1929, the height of The Great Depression, Roy A. Reed took a leap of faith and bought a closed filling station, and started R.A. Reed Electric in Los Angeles. Roy built a high bay building which he used to operate his electric motor repair operation. The satisfaction of a rapidly growing customer base allowed him to expand by adding 3 much larger high bays with full overhead bridge cranes and state-of-the-art motor rebuilding equipment.
The era of the 50 hertz to 60-hertz cycle change during the 1940’s generated major growth from multiple full-time around-the-clock crews that were required to onsite rewind all the large motors in the many bustling major manufacturers in the Los Angeles Basin. Massive tire plants such as Goodyear, Firestone, Uniroyal as well as the major refineries and the Bethlehem Steel mill all were in dire urgent need of complete rewinds on huge synchronous motors. Many years of 24/7 in the field rewinding as well in-house workload fueled further growth.
A transformer rewind plant was opened in Long Beach and served the needs of many municipalities including the City of Los Angeles.
A second Reed Plant was opened in Portland, Oregon to serve the Pacific Northwest and also operated on a 24/7 three-shift basis primarily serving the burgeoning paper mill industry at the time.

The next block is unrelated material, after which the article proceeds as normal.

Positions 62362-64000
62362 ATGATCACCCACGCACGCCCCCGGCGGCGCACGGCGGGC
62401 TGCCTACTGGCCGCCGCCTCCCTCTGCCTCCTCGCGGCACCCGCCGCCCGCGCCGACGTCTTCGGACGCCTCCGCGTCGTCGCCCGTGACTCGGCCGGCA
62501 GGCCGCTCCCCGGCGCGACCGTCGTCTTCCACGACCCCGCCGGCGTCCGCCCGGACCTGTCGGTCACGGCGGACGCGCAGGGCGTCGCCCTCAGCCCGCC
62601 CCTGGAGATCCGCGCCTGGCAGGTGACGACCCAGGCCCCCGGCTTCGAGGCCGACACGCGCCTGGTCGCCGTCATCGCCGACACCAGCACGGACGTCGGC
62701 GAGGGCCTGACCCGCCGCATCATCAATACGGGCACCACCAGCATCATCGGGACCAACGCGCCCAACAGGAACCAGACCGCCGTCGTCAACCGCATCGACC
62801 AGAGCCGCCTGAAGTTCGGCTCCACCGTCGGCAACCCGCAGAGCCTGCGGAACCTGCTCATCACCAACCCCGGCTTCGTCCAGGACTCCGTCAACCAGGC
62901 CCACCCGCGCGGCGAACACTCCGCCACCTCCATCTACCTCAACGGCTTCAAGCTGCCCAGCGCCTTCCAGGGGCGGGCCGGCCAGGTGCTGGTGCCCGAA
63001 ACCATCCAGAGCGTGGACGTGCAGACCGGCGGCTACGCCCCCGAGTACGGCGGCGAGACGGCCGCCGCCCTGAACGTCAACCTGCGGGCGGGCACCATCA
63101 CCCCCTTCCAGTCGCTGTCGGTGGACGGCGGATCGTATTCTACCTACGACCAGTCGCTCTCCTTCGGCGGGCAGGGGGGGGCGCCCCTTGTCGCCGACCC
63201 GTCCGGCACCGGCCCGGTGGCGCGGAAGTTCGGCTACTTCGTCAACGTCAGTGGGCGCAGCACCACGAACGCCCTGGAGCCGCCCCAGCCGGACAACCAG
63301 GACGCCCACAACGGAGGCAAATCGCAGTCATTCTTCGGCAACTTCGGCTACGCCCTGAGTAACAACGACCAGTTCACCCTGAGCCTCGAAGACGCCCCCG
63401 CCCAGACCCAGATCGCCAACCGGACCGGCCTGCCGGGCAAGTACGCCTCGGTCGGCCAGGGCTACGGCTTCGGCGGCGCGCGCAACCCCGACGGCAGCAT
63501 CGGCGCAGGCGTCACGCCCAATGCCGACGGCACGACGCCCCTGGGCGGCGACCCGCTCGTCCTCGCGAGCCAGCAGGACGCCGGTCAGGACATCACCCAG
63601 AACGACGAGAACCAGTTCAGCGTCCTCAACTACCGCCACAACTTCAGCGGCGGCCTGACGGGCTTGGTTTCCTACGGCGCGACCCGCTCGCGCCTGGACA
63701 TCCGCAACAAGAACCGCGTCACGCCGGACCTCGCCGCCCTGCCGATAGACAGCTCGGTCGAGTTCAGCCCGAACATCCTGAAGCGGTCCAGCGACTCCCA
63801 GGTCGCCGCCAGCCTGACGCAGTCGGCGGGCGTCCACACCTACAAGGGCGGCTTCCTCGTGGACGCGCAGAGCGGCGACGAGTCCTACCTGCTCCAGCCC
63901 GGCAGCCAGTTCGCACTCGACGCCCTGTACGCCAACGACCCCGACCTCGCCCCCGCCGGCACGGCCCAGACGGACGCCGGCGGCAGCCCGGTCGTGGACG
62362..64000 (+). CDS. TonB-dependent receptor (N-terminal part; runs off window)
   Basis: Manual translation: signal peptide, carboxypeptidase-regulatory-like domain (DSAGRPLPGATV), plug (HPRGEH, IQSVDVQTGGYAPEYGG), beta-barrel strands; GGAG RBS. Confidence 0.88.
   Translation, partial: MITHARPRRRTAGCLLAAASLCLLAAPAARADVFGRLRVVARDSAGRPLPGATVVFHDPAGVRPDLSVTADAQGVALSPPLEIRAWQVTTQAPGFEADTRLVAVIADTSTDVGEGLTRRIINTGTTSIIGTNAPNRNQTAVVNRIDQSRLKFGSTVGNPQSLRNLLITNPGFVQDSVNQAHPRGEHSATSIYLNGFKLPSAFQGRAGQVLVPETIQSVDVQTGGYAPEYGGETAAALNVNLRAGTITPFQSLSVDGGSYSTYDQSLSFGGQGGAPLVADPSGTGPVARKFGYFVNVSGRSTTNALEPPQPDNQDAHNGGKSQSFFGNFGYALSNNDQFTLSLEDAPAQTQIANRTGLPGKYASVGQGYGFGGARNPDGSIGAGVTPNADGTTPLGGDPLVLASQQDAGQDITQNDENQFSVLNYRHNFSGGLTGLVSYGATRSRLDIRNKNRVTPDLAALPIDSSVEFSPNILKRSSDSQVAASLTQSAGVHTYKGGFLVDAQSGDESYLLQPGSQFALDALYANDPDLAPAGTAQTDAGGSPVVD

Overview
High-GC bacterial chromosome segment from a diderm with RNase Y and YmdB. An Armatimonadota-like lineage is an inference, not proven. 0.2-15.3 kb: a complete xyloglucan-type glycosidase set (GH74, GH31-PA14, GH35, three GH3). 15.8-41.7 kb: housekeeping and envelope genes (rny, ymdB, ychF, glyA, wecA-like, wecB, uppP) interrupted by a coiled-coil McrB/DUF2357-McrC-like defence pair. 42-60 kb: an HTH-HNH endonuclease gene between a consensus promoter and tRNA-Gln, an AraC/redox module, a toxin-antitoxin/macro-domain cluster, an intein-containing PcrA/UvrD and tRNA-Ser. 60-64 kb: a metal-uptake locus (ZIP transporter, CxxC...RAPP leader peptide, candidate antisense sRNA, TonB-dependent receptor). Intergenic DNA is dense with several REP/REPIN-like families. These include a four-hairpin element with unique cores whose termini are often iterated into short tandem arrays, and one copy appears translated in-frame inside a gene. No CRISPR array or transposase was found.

Smaller pump and motor repair facilities were opened in El Centro and Los Banos California to serve the special needs of the water districts and farming communities in these areas.
Roy Reed’s sons (Jake and LeRoy) and daughter (Dorothy) worked in the plants as winders, mechanics, customer service and earned their way into management. The Reed organization was very much a continuing family business in every sense.
Upon the passing of the founder Roy Reed, his beloved business was reorganized to streamline for efficiency. Jake and LeRoy Reed owned and managed the Reed Portland operation and Dorothy Reed Richard and John Richard took ownership and management of the Reed Los Angeles Plant. Both plants flourished and became leaders in their markets. To this day, the Reed corporations continue to be a family affair owned and operated by LeRoy, Jr., John Richard, Jr., and Roy Richard all working their way from the plant floor as steam-cleaners, machinist, mechanic, purchasing, sales, accounting providing them with the experiences needed to serve customers and build and maintain a high-quality team.